22:57 GMT26 September 2020
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    German investigators have uncovered eight elderly men and women who are suspected of working at a Nazi concentration camp during World War II, who could be charged. The women are believed to be former secretaries and phone operators at the Stutthoff camp, while the men are suspected of have served as guards.

    Jens Rummel, head of the Central Office for the Investigation of Nazi Crimes in Ludwigsburg, identified the eight people, and forwarded their cases to local prosecutors who could charge them with "accessory to murder in several thousand cases." All eight in their late 80s or 90s.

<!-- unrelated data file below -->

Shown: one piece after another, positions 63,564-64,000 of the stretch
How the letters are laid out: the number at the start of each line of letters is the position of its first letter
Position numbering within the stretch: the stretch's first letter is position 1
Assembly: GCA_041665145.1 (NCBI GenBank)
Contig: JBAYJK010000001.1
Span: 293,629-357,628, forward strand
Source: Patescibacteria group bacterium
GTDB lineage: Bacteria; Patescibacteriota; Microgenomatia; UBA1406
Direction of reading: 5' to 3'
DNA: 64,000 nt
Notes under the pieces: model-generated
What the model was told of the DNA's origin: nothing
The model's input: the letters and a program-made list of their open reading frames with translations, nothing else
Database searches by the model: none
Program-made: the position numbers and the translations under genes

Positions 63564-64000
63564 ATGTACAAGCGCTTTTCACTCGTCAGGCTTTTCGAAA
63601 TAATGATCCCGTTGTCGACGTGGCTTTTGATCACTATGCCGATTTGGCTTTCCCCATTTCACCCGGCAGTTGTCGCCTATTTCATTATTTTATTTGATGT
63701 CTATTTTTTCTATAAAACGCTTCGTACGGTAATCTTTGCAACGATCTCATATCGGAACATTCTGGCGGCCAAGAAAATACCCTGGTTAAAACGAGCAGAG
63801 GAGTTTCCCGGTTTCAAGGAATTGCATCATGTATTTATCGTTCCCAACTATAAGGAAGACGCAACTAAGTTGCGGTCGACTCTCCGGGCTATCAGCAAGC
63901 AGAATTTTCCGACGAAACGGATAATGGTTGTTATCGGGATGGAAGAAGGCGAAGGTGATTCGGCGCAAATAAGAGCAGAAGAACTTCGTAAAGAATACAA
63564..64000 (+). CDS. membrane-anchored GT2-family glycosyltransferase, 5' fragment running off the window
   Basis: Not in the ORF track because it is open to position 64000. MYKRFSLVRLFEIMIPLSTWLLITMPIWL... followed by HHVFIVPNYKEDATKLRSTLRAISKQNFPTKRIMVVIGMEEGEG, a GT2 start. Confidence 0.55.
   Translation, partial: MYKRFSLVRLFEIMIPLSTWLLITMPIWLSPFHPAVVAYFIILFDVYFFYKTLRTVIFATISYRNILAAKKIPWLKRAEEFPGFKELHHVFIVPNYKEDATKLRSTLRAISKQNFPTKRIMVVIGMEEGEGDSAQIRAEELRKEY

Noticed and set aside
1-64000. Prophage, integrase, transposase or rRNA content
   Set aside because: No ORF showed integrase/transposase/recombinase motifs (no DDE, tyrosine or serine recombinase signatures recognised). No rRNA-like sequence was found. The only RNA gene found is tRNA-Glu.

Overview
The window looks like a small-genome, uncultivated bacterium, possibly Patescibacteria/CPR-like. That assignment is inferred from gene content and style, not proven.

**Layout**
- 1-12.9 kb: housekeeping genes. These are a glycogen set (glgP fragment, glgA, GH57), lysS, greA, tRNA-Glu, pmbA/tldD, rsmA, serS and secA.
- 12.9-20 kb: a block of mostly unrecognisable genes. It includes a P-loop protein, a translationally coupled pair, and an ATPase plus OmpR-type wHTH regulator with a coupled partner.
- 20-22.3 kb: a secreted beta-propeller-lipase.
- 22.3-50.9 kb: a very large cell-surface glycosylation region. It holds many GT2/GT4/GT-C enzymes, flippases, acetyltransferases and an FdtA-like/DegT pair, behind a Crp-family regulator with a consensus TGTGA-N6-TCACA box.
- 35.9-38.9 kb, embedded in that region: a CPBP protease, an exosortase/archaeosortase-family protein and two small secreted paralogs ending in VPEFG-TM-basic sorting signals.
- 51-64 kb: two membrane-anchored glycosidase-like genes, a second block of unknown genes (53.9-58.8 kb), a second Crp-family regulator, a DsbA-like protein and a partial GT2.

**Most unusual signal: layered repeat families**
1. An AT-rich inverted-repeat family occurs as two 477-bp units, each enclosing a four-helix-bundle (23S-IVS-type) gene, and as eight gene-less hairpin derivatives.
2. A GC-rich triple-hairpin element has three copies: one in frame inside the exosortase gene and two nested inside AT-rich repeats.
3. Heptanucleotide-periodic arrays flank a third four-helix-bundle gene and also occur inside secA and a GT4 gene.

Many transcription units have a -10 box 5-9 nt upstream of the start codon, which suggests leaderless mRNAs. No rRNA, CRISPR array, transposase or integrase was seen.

Roughly 650,000 people were killed at Stutthoff, located in what is now Gdansk, Poland. This latest case is a part of an effort by German prosecutors to find and charge people who were employed at Nazi prison camps, even if the specific crime is unclear.

    Ronald Lauder, president of the World Jewish Congress released a statement saying, "Germany's commitment to identifying more former Nazi camp guards is encouraging. Given the vast system of concentration and extermination camps put in place by the Nazis, and the number of personnel needed to run and guard these sites, it comes as no surprise that a few of these perpetrators are still alive, even today." 

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    Tags:
    Nazi, concentration camp, Europe, Poland
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